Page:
It can cause bad smells and look disgusting but it is a habit ingrained in me from childhood. I have been collecting food waste for a long time, almost all my life.
My only break from the practice was between 1988 and 1990 when I didn't live in the Sea to Sky corridor.
Don't worry this isn't a cringe-worthy hoarding story. I collect the stuff only for the short term. My household food waste goes into covered stainless steel buckets lined with compostable bags and every third day or so I unload a full bucket.
With a certain amount of personal pride I was doing my small part to save the planet by collecting raw fruit and vegetable waste in one bucket on my kitchen counter and all other forms of organic food waste in a matching larger bucket.
My children were reluctantly trained in the art of "taking out the compost" because I couldn't possibly save the planet a compost bucket at a time on my own. Besides that I really want them to learn how to be planet savers also while they are still young.
"Compost bucket needs to be emptied," I used to cheerfully inform the nearest child each time there was no hope of putting another yellowed piece of broccoli into the bucket.
"It isn't my turn dad," was the usual retort.
Imagine the surprise a few months ago when the compost bin in my backyard was discovered ripped in half with some of the landscape ties sitting about a metre away from where they were sitting the day before. It was clear that a bear living near my neighbourhood had ripped up the backyard compost bin, which had been there for many years unnoticed by the resident wildlife. Less than two weeks later the heavy wooden bin with a thick plywood hinged lid complete with a simple lock was ripped up again by what must have been a very large bear.
My father-in-law made the sturdy enclosure. He built it using landscape ties with the full knowledge that it had to be heavy and bullet proof in case a bear became interested in it. When he repaired it after the first incident he took a few extra steps to secure the bin. It wasn't enough to keep out a bear that might have been engaged in a life or death struggle to find the calories required to spend an entire season huddled in a cozy forest den.
I suspect the poor berry crop in the high elevation led my neighbourhood bear to investigate my compost a little more thoroughly this fall. Sadly, the overnight opportunist didn't find anything of value in either food forage. The mixture of raw vegetables and fruits in the bin was regularly covered with dirt to speed up the process of converting the food waste back into a usable garden supplement so any food reward from the bin comes with a healthy dose of dirt and sand.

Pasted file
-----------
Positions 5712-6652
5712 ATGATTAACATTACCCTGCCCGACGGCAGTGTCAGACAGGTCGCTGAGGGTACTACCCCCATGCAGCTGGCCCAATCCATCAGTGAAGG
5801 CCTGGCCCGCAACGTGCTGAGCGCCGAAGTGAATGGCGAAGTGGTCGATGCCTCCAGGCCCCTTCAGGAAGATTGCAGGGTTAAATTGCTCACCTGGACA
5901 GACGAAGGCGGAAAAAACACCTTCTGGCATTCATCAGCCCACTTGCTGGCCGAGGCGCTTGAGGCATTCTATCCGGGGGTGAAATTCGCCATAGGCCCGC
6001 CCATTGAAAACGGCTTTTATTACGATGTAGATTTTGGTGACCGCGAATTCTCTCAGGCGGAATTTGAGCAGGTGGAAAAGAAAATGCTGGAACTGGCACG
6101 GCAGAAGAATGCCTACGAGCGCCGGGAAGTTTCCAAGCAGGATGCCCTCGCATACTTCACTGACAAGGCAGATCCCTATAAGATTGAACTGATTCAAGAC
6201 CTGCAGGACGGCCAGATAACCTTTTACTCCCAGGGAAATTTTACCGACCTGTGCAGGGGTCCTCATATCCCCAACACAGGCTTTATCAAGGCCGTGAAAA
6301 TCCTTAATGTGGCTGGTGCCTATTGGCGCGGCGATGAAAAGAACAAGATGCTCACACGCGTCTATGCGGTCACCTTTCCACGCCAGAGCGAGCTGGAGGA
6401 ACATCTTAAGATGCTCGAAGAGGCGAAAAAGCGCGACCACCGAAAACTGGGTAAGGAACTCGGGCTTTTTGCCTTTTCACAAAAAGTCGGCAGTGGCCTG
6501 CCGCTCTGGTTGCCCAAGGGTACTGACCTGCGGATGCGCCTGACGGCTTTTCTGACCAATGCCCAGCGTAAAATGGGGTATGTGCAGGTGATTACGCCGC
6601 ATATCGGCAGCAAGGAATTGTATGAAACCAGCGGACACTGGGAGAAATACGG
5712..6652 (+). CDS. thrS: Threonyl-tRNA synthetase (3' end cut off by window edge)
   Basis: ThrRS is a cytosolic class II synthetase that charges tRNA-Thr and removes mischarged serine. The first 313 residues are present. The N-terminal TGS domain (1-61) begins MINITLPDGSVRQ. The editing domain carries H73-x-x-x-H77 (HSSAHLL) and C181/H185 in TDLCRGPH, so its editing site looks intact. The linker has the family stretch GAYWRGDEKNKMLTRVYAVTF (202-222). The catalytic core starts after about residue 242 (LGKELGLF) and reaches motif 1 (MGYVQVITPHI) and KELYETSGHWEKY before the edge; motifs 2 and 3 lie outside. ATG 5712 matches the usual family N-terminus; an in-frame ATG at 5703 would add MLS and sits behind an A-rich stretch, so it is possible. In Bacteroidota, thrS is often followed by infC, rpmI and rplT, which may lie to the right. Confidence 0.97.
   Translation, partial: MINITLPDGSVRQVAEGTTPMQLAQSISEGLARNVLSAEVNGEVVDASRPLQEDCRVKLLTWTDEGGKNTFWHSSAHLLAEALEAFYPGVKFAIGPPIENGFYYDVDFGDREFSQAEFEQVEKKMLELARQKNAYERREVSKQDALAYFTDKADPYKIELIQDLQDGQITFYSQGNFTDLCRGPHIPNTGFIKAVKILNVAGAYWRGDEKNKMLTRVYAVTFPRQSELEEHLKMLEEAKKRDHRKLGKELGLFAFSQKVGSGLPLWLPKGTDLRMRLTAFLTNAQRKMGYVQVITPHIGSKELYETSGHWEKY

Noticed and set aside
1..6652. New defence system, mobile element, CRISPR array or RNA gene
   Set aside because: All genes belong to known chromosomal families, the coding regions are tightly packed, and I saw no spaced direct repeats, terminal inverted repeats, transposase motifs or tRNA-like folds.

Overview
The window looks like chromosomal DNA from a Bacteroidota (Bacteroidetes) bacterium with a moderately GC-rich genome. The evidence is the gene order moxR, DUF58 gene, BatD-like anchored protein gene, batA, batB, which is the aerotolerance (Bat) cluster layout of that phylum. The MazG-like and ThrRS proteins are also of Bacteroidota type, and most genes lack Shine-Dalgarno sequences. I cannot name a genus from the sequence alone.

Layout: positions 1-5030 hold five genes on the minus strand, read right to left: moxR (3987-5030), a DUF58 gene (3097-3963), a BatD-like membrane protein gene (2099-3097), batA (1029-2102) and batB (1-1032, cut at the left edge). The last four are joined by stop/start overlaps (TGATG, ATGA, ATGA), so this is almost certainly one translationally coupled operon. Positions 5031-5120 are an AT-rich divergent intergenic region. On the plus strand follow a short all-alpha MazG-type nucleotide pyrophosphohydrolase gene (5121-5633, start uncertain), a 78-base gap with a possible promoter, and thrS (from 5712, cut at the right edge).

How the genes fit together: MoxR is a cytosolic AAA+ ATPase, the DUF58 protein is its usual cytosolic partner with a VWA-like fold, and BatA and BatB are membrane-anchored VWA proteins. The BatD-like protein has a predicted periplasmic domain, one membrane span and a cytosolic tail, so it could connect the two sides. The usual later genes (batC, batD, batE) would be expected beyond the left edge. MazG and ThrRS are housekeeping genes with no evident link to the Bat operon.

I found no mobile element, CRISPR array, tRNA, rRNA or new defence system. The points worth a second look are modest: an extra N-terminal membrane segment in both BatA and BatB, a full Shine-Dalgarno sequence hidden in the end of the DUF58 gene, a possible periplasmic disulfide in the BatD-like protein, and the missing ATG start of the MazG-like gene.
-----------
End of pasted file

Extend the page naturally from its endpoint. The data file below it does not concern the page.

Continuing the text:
"He'll just rip it up again if we re-build it," my mother-in-law informed me.
Knowing full well the bear had all the power and understanding that continuing to put food waste in my backyard would likely endanger the bear; we agreed to abandon the backyard compost collection.
Giving up the backyard compost bin didn't cause too much strife because I had already developed a habit of regularly taking the nastier cooked food waste produced in my kitchen to one of the food collection bins destined for Whistler's compost facility. It is a good thing Whistler has a commercial compost operation that accepts my food waste at no cost to me in locations that are conveniently located close to my work and in between my home and my daughter's school, otherwise the bear invasion might have forced me to do the unthinkable and put the household food waste in with the household garbage.
Sleeping at night would be a real problem if I had to start putting food waste into an already taxed solid waste system.
According to the Recycling Council of B.C. 2,521,568 tonnes of garbage went into the landfills around the province in 2006. It just makes sense to me that food waste should be turned to soil and put back into the garden instead of going into a landfill where it contributes directly to global warming by evolving into methane.
Landfills, to me, are the stupidest thing the human race ever created. They have allowed us as a society to simply unload our unwanted stuff without giving much, if any, thought to the price our world pays for all the stuff we discard.
I continue to do my small part to save the world one compost bucket at a time now proudly knowing no bears will be harmed in the production of my kitchen waste.